The UK saw CPI inflation drop to 0 per cent for June, down from 0.1 per cent in May but hovering just above deflation.
The 12-month rate of 0 per cent shows that prices remained unchanged from the same month a year ago, according to Office for National Statistics figures. A drop in clothing and food prices led to the month-on-month fall, as well as a slight reduction in air travel prices.
The June figures are good news for UK people in light of improving earnings growth and higher employment, meaning purchasing power is “currently in rude health”, says Howard Archer, chief UK and European economist at IHS Global Insight.
Ian Stewart, chief economist at Deloitte, agrees, adding that Britain will see solid growth.
He says: “With inflation close to its lowest ever levels and earnings rising at the fastest rate in seven years, the scene is set for an acceleration in UK consumer spending. Low inflation, cheap money and a strong jobs market suggest that the UK should continue to post decent growth, despite Grexit risks.”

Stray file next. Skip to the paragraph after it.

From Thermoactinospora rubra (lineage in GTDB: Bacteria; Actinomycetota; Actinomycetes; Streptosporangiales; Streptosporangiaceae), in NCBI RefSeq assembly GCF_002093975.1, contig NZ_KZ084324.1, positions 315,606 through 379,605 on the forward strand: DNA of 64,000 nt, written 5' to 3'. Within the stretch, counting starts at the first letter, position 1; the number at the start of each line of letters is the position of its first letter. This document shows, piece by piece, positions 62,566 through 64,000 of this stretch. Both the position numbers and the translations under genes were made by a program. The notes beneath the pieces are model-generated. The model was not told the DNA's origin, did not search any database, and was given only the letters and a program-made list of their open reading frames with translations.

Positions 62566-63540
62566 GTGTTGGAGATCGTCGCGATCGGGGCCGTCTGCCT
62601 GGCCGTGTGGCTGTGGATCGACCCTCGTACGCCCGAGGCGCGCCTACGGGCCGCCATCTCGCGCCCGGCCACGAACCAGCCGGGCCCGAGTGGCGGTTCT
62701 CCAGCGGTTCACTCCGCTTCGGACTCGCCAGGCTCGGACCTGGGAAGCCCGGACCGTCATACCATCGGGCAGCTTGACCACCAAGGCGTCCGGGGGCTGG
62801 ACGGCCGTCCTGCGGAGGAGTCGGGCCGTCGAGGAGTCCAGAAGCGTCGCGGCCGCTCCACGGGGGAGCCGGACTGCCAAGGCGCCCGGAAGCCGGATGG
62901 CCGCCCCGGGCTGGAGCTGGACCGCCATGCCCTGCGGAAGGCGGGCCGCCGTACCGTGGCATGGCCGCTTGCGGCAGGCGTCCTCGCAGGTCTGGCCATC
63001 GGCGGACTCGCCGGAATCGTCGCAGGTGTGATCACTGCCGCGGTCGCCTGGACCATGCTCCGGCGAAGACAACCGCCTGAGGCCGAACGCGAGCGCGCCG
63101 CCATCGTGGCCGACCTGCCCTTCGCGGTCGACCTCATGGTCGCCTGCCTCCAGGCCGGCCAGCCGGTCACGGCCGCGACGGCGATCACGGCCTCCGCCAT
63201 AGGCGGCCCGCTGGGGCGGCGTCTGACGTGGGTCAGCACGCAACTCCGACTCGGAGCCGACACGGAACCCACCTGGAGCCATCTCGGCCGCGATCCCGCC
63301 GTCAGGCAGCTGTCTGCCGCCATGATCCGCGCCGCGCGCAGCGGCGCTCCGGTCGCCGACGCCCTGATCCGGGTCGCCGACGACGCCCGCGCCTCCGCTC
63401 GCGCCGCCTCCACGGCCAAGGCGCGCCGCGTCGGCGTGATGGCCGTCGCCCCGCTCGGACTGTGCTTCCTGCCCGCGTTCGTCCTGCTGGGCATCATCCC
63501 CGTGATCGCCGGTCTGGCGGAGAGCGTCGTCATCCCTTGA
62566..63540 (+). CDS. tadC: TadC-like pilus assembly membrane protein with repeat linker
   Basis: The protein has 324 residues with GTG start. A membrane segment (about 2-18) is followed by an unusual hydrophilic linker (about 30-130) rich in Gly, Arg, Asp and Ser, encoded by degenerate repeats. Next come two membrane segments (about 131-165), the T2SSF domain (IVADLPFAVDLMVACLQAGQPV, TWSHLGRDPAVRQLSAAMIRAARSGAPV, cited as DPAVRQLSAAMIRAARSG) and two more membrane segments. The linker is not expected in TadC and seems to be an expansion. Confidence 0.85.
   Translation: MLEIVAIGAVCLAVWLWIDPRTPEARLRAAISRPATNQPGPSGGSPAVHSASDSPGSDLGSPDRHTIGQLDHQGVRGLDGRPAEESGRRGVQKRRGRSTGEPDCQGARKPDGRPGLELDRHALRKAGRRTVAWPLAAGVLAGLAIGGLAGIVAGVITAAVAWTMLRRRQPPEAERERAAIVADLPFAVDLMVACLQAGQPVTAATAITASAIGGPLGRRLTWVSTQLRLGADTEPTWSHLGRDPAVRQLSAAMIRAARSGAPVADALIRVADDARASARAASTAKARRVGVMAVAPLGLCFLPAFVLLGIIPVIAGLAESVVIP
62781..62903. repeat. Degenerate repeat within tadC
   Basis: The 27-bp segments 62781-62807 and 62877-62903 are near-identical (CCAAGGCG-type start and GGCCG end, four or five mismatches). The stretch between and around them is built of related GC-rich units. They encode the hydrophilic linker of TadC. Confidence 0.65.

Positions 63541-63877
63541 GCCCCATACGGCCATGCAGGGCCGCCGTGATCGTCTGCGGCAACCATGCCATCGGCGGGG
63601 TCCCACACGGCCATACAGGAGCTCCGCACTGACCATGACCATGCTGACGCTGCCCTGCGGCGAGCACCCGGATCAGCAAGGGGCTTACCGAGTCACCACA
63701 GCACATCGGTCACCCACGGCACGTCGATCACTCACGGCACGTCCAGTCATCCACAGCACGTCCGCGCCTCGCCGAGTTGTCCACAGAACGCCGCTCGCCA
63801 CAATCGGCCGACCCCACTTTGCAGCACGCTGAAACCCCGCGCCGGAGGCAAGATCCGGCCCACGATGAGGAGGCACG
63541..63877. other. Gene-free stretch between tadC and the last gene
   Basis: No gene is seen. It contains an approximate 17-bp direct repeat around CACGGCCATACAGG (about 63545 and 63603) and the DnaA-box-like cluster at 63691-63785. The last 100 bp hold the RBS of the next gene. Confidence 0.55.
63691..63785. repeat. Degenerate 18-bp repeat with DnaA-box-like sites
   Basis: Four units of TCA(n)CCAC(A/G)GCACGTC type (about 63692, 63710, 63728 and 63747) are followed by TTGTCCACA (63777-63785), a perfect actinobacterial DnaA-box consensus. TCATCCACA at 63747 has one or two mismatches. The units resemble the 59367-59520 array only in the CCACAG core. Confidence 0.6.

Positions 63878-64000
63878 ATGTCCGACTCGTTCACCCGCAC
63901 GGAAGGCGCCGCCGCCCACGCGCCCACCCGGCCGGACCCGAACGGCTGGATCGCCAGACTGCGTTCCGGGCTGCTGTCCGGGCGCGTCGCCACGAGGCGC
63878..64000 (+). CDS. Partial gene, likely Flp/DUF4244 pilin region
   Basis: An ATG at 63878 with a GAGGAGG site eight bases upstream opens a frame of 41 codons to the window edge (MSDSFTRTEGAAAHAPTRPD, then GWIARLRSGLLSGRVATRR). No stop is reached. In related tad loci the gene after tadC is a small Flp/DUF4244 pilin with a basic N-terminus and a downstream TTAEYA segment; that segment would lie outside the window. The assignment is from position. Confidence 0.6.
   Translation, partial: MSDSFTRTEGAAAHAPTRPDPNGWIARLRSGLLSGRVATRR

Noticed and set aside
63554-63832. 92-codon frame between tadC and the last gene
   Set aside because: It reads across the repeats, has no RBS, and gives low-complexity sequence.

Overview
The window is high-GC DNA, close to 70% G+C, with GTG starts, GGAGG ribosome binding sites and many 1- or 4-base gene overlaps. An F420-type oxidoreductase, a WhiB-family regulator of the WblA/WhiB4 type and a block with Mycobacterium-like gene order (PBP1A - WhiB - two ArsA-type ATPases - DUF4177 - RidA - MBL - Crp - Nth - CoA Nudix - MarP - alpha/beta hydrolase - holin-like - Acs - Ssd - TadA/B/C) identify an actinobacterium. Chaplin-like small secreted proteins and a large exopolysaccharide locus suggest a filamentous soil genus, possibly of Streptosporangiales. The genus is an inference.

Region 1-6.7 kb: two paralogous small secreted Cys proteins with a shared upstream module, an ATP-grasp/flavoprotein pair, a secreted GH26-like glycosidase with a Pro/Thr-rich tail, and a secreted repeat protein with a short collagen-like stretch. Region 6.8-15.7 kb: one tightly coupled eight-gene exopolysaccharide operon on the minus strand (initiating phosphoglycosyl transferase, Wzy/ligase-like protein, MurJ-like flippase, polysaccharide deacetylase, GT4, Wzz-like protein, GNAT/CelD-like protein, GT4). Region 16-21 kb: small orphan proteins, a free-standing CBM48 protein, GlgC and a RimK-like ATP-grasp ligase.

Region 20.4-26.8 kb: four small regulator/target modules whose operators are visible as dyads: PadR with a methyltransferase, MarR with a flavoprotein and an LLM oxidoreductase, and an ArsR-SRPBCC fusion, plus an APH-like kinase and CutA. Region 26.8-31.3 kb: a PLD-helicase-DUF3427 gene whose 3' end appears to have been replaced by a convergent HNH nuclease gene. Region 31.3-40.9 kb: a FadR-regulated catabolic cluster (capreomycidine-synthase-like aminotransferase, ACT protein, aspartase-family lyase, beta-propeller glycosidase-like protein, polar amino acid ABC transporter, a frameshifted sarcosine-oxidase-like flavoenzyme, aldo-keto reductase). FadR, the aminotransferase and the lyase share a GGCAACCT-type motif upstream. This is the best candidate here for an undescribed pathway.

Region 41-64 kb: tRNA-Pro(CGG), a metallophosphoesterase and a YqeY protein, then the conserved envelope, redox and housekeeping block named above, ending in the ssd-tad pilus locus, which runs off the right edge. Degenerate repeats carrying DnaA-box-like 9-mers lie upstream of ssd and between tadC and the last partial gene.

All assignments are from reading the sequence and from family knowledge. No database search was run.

Core inflation, which strips out more volatile aspects of CPI, also dropped to 0.8 per cent, matching April’s 14-year low.
Archer says: “We doubt that deflation will recur in the UK, although it cannot be completely ruled out if oil prices fall markedly.
“Oil prices actually peaked in June 2014 so the year-on-year drops in oil prices have likely peaked.”
September will see a steady pick-up in inflation, predicts Archer.